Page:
The models of cutting processes are described by delay differential equations which may pose some problems in numerical calculations. To accelerate the integration procedure the semi or full discretization methods for prediction of milling stability are proposed in several papers [10]. The semidiscretization method, developed by Insperger and Stepan is an efficient numerical technique for stability analysis of linear delayed systems. However, Ding et al. [10] present a fulldiscretization method for prediction of milling stability which is even more effective. Insperger [16] proposes the so called actandwait concept for continuoustime control systems with feedback delay. The problem of chatter control is also discussed in [34] as well.
This paper focuses on the problem of milling stability of thinwalled element made of aluminium alloy 7075. A similar problem is discussed in [7], where the authors present a stability prediction method for the workpiece dynamics based on a structural modification technique. They consider a continuous change in the inprocess workpiece structure during a machining cycle. With this method, the frequency response function of the workpiece is obtained by FEA only once, and it is continuously modified by depending on the workpiece volume removed during the cycle. The simulation results show good agreement with the experimental findings.
Here, in this paper an influence of wall thickness on process stability is valuated with an experiment. Next, the recurrence plot technique is applied to show various kinds of dynamical properties depending on wall thickness.
The primary objective of the paper is to determine milling stability expressed by means of the new index obtained from recurrence quantification analysis (RQA). Recurrence quantifiers are chosen for stability analysis because they enable finding a simple index for chatter recognition. Such index could be implemented later to a control system of chatter vibrations in any cutting processes.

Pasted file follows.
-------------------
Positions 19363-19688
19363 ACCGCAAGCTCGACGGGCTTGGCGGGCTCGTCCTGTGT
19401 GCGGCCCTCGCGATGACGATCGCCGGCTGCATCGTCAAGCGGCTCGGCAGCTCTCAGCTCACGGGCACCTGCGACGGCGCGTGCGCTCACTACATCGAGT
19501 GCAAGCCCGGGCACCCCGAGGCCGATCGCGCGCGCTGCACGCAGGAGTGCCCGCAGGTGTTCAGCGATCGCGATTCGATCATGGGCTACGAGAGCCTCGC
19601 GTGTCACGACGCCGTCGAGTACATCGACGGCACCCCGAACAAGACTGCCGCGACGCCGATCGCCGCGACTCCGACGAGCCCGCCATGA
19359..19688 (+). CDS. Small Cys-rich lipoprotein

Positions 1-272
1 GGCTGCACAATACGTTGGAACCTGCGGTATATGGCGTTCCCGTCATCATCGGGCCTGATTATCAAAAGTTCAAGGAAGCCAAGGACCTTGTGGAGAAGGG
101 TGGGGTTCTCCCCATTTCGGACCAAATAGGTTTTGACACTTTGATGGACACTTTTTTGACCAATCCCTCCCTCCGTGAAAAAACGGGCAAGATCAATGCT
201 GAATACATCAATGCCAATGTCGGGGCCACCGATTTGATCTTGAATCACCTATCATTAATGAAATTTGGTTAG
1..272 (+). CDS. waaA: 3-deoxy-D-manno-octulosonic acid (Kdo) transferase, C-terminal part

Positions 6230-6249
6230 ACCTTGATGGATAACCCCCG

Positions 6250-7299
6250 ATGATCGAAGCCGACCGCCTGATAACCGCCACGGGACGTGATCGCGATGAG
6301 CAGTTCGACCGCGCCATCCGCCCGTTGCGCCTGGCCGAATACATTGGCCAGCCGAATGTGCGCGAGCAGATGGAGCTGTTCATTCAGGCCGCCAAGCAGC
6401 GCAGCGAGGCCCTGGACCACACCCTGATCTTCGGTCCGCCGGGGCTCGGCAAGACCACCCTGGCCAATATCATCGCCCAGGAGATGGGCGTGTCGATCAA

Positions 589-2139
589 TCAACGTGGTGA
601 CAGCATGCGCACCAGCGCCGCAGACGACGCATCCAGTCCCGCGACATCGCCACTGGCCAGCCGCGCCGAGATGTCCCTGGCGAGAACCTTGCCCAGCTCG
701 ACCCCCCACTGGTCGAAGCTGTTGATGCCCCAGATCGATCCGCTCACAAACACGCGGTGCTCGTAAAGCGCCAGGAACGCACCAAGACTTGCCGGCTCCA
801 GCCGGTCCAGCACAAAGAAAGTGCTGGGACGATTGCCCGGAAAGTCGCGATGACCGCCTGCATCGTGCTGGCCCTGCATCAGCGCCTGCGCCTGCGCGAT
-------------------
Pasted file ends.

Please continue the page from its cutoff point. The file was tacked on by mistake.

2 Experimental methodology
3 Classical stability analysis
4 Theory of recurrence analysis
 Recurrence rate (RR) is the density of recurrence points in a recurrence plot. In physical terms, RR denotes the probability that the system will recur$$ {\text{RR}} = \frac{1}{{N^{2} }}\sum\limits_{i,j = 1}^{N} {M_{i,j} } $$(3)
 Determinism (DET) is the fraction of recurrence points forming diagonal lines$$ {\text{DET}} = \frac{{\sum\nolimits_{{l = l_{\hbox{min} } }}^{N} {lP\left( l \right)} }}{{\sum\nolimits_{i,j = 1}^{N} {M_{i,j} } }}, $$(4)
 Laminarity (LAM) is the fraction of recurrence points forming vertical lines. Vertical lines are typical for intermittency$$ {\text{LAM}} = \frac{{\sum\nolimits_{{v = v_{\hbox{min} } }}^{N} {vP(v)} }}{{\sum\nolimits_{v = 1}^{N} {vP(v)} }} $$(5)
 Laminarity to determinism ratio (LAM/DET)$$ {\text{LAM/DET}} = {{\frac{{\sum\nolimits_{{v = v_{\hbox{min} } }}^{N} {vP(v)} }}{{\sum\nolimits_{v = 1}^{N} {vP(v)} }}} \mathord{\left/ {\vphantom {{\frac{{\sum\nolimits_{{v = v_{\hbox{min} } }}^{N} {vP(v)} }}{{\sum\nolimits_{v = 1}^{N} {vP(v)} }}} {\frac{{\sum\nolimits_{{l = l_{\hbox{min} } }}^{N} {lP(l)} }}{{\sum\nolimits_{i,j = 1}^{N} {lP(l)} }}}}} \right. \kern0pt} {\frac{{\sum\nolimits_{{l = l_{\hbox{min} } }}^{N} {lP(l)} }}{{\sum\nolimits_{i,j = 1}^{N} {lP(l)} }}}} $$(6)
 Divergence (DIV) is an inverse of the longest diagonal length$$ {\text{DIV}} = \frac{1}{{\hbox{max} \left( {\{ l_{i} ;\;i = 1 \ldots N_{l} \} } \right)}} $$(7)
 Lentropy (L _{ ent }) is the Shannon’s entropy of the diagonal line segment distribution$$ L_{ent} =  \sum\limits_{l = l\hbox{min} }^{N} {P\left( l \right)\ln P\left( l \right)} $$(8)
 L _{max} is the length of the longest diagonal line$$ L_{\hbox{max} } = \hbox{max} (\{ l_{i} ;\;i = 1 \ldots N_{l} \} ) $$(9)
P(l) is the histogram of the lengths l of the diagonal lines, P(v) is the histogram of the lengths v of the vertical lines, N denotes the number of points on the phase space trajectory. The recurrence quantification analysis can provide useful information even for short and nonstationary data, where other methods fail. The RQA can be applied for various kinds of data to recognize dynamical behaviour [23]. Here the RQA is also applied to investigate milling process instability.
5 Recurrence plots and recurrence quantification analysis
The critical indexes of RQA should be estimated in an experiment, for every cutting operation individually. In the experiment reported in this paper, the critical value of indexes were: DET/RR_{ cr } = 2000, DET_{ cr } = 0.3, LAM/DET_{ cr } = 0.3, (L _{ ent })_{ cr } = 0.5, DIV_{ cr } = 0.2,(L _{max})_{ cr } = 10. If LAM/DET or DIV is smaller than the critical ones the milling process is stable. As for the other indexes, they should be set higher than critical ones to ensure that the process is stable.
6 Discussion and conclusions